Facing criticism for remaining in office, convicted Pa. lawmaker resigns
In her resignation letter, state Rep. Vanessa Lowery Brown said she was stepping down “under protest," noting that the judge who sentenced her voiced serious concerns about the undercover sting investigation that led to her political downfall.
HARRISBURG — State Rep. Vanessa Lowery Brown resigned from office Tuesday, saying she was leaving public service “under protest” as she appeals her conviction on bribery and other charges.
In her resignation letter, the Philadelphia Democrat highlighted the words of the Dauphin County judge who last month sentenced her to 23 months of probation, noting that he expressed concerns about the undercover sting investigation that led to her conviction and downfall.
Nonetheless, Brown wrote, she recognizes that the state constitution prohibits anyone convicted of bribery, perjury, and other “infamous crimes” from serving in the legislature.
“The court’s finding that the investigation and prosecution carried overtones of racism and political animus is only the first step in the ultimate vindication of my God-given and constitutional right to be treated fairly under the law," Brown, 52, wrote in her letter to Speaker Mike Turzai (R., Allegheny).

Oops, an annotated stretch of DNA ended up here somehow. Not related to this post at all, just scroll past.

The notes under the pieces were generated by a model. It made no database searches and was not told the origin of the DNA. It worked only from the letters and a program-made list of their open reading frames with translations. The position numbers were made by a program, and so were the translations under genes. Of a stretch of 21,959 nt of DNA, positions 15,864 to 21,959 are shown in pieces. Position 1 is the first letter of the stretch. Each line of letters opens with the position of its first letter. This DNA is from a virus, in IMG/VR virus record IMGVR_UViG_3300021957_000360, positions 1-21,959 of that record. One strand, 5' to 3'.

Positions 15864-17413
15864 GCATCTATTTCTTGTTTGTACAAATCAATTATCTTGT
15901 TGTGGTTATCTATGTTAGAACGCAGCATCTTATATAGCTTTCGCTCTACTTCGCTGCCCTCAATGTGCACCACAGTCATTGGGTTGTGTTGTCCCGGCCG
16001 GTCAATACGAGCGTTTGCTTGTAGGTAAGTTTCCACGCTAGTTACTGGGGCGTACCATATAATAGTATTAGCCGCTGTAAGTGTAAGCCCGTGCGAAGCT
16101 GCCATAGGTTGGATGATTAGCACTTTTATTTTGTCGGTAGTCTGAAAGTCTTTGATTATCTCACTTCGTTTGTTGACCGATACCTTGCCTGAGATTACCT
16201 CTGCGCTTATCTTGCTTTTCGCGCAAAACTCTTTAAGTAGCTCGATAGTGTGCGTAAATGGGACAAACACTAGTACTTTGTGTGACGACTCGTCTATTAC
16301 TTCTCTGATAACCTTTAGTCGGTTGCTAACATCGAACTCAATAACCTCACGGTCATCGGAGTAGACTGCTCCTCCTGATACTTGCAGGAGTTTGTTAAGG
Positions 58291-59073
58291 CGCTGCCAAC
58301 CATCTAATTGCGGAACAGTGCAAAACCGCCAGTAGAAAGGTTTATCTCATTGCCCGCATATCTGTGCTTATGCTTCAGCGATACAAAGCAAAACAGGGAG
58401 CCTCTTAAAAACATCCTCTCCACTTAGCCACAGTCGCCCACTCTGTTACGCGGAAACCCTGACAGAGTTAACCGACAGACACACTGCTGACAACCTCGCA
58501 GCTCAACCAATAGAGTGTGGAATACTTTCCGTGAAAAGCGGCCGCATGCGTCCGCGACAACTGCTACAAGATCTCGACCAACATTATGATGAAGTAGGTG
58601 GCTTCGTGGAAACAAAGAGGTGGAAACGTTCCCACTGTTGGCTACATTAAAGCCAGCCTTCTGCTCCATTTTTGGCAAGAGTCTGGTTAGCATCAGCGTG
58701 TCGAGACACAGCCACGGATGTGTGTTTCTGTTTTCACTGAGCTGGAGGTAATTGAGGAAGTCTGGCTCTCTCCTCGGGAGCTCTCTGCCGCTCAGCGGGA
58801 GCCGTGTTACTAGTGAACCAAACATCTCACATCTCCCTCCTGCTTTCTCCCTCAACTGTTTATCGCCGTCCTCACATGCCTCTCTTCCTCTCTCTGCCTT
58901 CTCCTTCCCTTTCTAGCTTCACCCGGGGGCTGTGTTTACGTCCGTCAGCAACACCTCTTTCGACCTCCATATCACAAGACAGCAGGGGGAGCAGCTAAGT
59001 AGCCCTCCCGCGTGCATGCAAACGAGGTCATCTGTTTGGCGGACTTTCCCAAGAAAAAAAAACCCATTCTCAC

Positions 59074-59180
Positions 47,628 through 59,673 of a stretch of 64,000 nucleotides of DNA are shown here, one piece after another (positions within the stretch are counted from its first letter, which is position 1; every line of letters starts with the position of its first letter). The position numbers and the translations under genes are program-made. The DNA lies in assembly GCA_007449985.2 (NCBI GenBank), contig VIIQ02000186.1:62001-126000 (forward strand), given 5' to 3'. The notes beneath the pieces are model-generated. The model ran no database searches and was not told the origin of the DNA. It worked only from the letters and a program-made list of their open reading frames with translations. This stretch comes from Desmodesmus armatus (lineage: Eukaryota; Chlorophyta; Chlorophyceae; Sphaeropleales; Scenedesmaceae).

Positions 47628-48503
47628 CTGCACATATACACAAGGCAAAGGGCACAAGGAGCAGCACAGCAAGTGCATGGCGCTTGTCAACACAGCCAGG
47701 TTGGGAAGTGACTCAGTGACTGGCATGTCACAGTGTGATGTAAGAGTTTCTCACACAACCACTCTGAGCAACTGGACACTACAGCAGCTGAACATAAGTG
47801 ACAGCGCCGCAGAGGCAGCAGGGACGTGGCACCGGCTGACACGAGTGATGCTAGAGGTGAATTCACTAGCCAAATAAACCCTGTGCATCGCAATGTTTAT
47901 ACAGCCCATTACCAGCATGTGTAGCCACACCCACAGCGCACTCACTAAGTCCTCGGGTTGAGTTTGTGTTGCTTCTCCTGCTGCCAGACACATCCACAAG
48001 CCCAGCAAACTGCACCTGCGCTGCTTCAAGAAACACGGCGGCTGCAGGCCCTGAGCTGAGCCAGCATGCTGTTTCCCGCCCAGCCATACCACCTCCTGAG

She added: “Emboldened by the civil rights giants that have gone before me, and with the love and support of my family and friends, I live to fight another day against injustice and racism."
Brown, who was reelected last month to another two-year term, had faced mounting pressure to leave office. Typically, public officials found guilty of corruption crimes step down on the day they are sentenced.
Brown was sentenced Nov. 30 and had not since publicly explained her decision to remain in office. She had signaled that she would not seek to be seated in the House when lawmakers return to the Capitol on Jan. 1 to be sworn into office — after her Republican and Democratic colleagues said they would vote to prevent her from taking the oath of office.
On Tuesday, House officials said Turzai would set a date early next year for a special election for Brown’s seat. The earliest date would be in March.
Brown’s resignation followed a legal maneuver by prosecutors to force her out.
Late last week, Dauphin County District Attorney Fran Chardo, whose office prosecuted Brown, asked her trial judge to amend the probationary sentence and require her to resign within 24 hours, and repay any salary or expense reimbursement she had received since being sentenced.
Brown had not been paid for December, according to House officials.
On Monday, Brown’s lawyers asked the judge, Scott Evans, to throw out her conviction, citing Evans' words at her sentencing that the investigation that ensnared her and other Philadelphia Democrats was “troubling” and laden with “racial overtones.”